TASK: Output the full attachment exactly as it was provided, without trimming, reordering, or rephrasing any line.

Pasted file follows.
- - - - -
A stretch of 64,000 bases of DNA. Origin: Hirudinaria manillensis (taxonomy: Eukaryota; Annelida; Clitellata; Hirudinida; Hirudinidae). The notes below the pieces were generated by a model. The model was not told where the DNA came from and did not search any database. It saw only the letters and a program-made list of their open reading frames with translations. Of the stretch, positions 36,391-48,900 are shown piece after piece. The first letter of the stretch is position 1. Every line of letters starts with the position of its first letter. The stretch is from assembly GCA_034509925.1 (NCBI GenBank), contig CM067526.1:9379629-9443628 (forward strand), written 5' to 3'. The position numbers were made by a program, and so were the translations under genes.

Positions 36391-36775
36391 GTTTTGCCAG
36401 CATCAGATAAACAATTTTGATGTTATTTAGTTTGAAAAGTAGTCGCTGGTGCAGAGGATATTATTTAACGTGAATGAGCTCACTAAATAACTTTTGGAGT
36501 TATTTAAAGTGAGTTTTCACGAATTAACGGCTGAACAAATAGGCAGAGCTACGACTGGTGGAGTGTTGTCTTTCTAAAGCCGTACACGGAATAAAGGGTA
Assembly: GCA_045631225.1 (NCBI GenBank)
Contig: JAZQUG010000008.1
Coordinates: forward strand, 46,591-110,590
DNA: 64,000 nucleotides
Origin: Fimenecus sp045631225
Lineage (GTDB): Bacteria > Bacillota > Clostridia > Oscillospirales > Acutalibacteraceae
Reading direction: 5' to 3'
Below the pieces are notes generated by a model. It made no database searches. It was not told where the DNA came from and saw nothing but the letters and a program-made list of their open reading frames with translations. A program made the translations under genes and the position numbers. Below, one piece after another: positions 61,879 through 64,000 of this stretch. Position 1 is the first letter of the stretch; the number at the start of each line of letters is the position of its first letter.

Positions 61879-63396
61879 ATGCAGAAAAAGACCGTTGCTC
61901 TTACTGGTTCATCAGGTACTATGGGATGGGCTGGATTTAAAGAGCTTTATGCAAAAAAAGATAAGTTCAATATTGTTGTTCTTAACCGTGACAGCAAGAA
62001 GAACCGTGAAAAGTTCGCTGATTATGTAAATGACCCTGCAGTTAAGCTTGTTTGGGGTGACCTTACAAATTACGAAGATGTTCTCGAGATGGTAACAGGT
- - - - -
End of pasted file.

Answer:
A stretch of 64,000 bases of DNA. Origin: Hirudinaria manillensis (taxonomy: Eukaryota; Annelida; Clitellata; Hirudinida; Hirudinidae). The notes below the pieces were generated by a model. The model was not told where the DNA came from and did not search any database. It saw only the letters and a program-made list of their open reading frames with translations. Of the stretch, positions 36,391-48,900 are shown piece after piece. The first letter of the stretch is position 1. Every line of letters starts with the position of its first letter. The stretch is from assembly GCA_034509925.1 (NCBI GenBank), contig CM067526.1:9379629-9443628 (forward strand), written 5' to 3'. The position numbers were made by a program, and so were the translations under genes.

Positions 36391-36775
36391 GTTTTGCCAG
36401 CATCAGATAAACAATTTTGATGTTATTTAGTTTGAAAAGTAGTCGCTGGTGCAGAGGATATTATTTAACGTGAATGAGCTCACTAAATAACTTTTGGAGT
36501 TATTTAAAGTGAGTTTTCACGAATTAACGGCTGAACAAATAGGCAGAGCTACGACTGGTGGAGTGTTGTCTTTCTAAAGCCGTACACGGAATAAAGGGTA
Assembly: GCA_045631225.1 (NCBI GenBank)
Contig: JAZQUG010000008.1
Coordinates: forward strand, 46,591-110,590
DNA: 64,000 nucleotides
Origin: Fimenecus sp045631225
Lineage (GTDB): Bacteria > Bacillota > Clostridia > Oscillospirales > Acutalibacteraceae
Reading direction: 5' to 3'
Below the pieces are notes generated by a model. It made no database searches. It was not told where the DNA came from and saw nothing but the letters and a program-made list of their open reading frames with translations. A program made the translations under genes and the position numbers. Below, one piece after another: positions 61,879 through 64,000 of this stretch. Position 1 is the first letter of the stretch; the number at the start of each line of letters is the position of its first letter.

Positions 61879-63396
61879 ATGCAGAAAAAGACCGTTGCTC
61901 TTACTGGTTCATCAGGTACTATGGGATGGGCTGGATTTAAAGAGCTTTATGCAAAAAAAGATAAGTTCAATATTGTTGTTCTTAACCGTGACAGCAAGAA
62001 GAACCGTGAAAAGTTCGCTGATTATGTAAATGACCCTGCAGTTAAGCTTGTTTGGGGTGACCTTACAAATTACGAAGATGTTCTCGAGATGGTAACAGGT